Welcome Home – Developing Propositions In Expanding Market Space In Africa

Mar 01, 2018
Editorial Staff

During the swearing-in ceremony to the first term of government, the deputy president, Hon, William Ruto made a comment on the tourism market. He said “… the tourist product we have in Kenya, is the best anywhere in the world. It is only in Kenya, out of all the nations of the world, that we have the cradle of mankind; right here in Turkana, where the earliest remains of man, have been discovered. Nations, people, whether they come from Asia, whether they come America, whether they come Europe, when they come to Kenya, because this is where we all began, we can go to the airport and tell them, welcome home; because this is where humanity began”.

At the time, this may have sounded a political nice-to make statement. A review of events and trends over the last years shows this could be one of Kenya’s greatest tag line. A line that would resonate both locally and at international markets. Kenyans are all familiar with the line “Karibu Nyumbani”, be it in the neighborhood, friends visiting each other and so forth. So, at a local level, this is a tagline that just rings bell across neighborhoods.

Why am I dwelling on this issue? As Africa opens, markets will need to develop unique propositions to ensure they are sufficiently differentiated even as the continent seeks a common front. Some of the driving factors towards opening the Africa markets include the launch of Single African Air Transport Market (SAATM) initiative in early 2018; the easing of visa requirements by various governments; increased penetration of internet services, among others. The most recent is the African Continental Free Trade Area (AfCFTA). All these initiatives are helping to break the barriers that hindered travel, business, education and cultural exchanges across the continent.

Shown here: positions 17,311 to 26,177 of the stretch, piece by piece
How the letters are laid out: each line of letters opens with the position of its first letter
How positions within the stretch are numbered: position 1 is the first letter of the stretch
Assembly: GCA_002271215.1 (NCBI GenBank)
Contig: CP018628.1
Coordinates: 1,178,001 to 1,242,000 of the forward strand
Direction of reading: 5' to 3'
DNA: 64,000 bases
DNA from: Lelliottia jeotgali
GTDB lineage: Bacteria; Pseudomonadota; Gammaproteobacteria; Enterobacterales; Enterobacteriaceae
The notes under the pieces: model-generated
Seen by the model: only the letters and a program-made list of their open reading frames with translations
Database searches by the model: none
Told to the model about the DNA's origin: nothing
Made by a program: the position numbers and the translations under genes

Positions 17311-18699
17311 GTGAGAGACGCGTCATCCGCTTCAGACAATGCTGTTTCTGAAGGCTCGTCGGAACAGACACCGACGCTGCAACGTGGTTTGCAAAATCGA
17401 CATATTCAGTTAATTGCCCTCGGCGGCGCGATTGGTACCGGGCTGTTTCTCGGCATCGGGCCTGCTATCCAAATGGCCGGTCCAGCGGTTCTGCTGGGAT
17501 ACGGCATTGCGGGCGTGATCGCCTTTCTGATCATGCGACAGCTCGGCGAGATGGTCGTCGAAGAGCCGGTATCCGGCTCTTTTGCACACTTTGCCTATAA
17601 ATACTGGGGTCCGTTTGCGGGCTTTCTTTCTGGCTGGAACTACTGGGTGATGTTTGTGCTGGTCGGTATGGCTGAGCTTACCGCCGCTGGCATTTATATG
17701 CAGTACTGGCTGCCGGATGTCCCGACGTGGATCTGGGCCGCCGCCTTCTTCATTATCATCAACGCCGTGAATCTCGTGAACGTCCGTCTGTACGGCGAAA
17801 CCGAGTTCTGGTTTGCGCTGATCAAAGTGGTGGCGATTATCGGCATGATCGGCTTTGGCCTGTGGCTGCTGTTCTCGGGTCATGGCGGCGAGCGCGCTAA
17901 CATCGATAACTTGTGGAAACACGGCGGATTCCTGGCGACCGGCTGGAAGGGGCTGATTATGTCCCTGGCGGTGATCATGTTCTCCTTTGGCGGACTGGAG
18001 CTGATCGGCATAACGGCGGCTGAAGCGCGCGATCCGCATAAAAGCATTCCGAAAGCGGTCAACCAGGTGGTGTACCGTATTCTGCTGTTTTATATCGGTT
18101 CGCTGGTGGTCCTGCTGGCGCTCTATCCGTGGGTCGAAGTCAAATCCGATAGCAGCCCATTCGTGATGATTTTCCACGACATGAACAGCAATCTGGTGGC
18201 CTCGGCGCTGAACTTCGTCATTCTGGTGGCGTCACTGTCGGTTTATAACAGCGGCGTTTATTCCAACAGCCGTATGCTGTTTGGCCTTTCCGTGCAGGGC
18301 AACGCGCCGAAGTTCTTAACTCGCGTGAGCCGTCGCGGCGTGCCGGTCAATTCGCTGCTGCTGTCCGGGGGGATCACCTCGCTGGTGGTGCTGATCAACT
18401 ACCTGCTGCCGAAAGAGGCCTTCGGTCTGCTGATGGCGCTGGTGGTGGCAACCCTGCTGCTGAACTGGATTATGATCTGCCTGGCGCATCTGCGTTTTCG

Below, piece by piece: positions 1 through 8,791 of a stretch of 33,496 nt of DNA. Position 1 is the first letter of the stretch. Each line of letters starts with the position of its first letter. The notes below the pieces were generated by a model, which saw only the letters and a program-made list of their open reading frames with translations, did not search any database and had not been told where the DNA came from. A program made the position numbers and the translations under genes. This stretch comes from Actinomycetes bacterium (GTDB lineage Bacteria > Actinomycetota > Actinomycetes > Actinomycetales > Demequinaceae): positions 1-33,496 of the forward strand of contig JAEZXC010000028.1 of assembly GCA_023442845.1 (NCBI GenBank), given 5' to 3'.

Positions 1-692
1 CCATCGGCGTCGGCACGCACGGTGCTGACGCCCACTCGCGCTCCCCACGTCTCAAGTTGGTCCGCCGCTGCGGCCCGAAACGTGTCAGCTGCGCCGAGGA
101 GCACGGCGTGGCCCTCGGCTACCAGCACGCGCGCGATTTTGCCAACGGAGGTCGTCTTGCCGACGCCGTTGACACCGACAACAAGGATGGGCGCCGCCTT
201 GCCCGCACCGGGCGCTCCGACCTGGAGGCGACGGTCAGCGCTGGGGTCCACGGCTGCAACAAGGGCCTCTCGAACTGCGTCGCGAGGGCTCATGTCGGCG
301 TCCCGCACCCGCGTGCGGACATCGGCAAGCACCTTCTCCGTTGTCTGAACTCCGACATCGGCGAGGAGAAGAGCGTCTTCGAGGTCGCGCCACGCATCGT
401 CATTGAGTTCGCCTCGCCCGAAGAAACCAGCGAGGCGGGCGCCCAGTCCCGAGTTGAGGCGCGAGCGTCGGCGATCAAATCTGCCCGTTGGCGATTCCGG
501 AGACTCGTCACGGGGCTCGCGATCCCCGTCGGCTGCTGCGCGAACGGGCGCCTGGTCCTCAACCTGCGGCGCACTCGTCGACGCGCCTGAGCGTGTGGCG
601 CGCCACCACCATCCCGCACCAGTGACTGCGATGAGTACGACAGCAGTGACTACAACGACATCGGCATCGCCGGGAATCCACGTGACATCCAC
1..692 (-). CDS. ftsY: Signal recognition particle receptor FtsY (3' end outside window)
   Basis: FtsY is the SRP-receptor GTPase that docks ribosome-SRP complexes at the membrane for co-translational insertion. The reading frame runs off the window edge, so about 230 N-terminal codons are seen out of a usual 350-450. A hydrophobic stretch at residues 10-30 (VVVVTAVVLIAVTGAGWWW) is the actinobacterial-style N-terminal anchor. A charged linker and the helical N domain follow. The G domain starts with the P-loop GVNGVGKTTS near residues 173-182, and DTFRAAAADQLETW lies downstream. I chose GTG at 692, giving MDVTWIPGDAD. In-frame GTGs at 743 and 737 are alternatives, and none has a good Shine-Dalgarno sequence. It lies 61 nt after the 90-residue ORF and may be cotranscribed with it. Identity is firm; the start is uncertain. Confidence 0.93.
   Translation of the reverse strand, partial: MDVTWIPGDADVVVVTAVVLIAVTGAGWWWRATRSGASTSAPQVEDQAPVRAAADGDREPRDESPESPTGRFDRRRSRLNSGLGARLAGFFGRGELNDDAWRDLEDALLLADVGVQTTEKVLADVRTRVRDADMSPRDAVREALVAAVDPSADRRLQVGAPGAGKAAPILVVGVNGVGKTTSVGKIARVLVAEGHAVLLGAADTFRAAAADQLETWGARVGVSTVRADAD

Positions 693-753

During the recent World Government Summit in Dubai, Becky Anderson of CNN asked Maurice Lévy of Publicis Groupe on how to brand a new nation. According to Maurice, this could be complicated with absence of a national history. However, it could also be simpler due to limitless possibilities.

Hence, as African nations open their boundaries, visitors will be looking for unique experiences (can I add, positive one) as they explore the continent. The trajectory of the intra-Africa travel will only be determined once the people start providing feedback. The diversity is wide for a one-fits all approach.

However, on the flip side is the tendency for countries to exploit the known and tried approaches. For instance, a quick look at various national tourism boards shows, tourism marketing initiatives show some common elements. For instance, the collage below shows screenshots from different countries in Africa. Seems one can interchange the names, and will still pass.

Wildlife is a common theme – implying Safari can soon be a common offer, no longer a competitive advantage. Destinations such as Cameroon and even Sudan can place a Safari advert just as player like Kenya or Tanzania would.

Other Africa countries have also taken their communication to international broadcasters, competing for that share of voice with other global destinations. ‘Open to everyone’ comes the line from Equatorial Guinea just before a ‘Malaysia truly Asia’ ad on CNN.

As the countries within the continent open to the new possibilities, the pie will expand, but will also become more competitive. Technology is making it easier and faster to reach both the local and global audience. In other words, local brands and offering will face greater scrutiny, but at the same time have new markets.

It is time therefore to develop unique propositions. The above example on wildlife offering just highlights that need. This will run across other sectors / categories. As we look out for larger intra-Africa markets, lets also consider the competitive aspects that will emerge.

Kenya has the unique offer – the welcome home (karibu nyumbani) would be something to run with. It has a historical element, has a hospitable view, practical at both local and international levels, and is believable. With a proper execution, it is a line one can paint on the runway to welcome global visitors, just as same as neighbors in a local village would welcome each other over a cup of tea. The emerging Africa market space will indeed require a global approach.


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